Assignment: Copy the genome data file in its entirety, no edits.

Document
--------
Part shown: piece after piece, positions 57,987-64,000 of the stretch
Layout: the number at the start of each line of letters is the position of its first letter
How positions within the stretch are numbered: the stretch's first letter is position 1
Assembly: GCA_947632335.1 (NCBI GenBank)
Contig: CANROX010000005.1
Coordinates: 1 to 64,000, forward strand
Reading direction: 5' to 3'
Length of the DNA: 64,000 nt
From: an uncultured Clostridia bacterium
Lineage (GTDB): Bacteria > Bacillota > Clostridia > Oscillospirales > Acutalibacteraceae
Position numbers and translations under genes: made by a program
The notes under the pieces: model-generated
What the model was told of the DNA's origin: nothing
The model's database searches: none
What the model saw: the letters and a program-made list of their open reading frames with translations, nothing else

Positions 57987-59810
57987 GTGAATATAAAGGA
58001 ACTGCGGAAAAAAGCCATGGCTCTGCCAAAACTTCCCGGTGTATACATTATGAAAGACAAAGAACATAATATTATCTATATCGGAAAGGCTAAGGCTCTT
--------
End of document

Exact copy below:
Part shown: piece after piece, positions 57,987-64,000 of the stretch
Layout: the number at the start of each line of letters is the position of its first letter
How positions within the stretch are numbered: the stretch's first letter is position 1
Assembly: GCA_947632335.1 (NCBI GenBank)
Contig: CANROX010000005.1
Coordinates: 1 to 64,000, forward strand
Reading direction: 5' to 3'
Length of the DNA: 64,000 nt
From: an uncultured Clostridia bacterium
Lineage (GTDB): Bacteria > Bacillota > Clostridia > Oscillospirales > Acutalibacteraceae
Position numbers and translations under genes: made by a program
The notes under the pieces: model-generated
What the model was told of the DNA's origin: nothing
The model's database searches: none
What the model saw: the letters and a program-made list of their open reading frames with translations, nothing else

Positions 57987-59810
57987 GTGAATATAAAGGA
58001 ACTGCGGAAAAAAGCCATGGCTCTGCCAAAACTTCCCGGTGTATACATTATGAAAGACAAAGAACATAATATTATCTATATCGGAAAGGCTAAGGCTCTT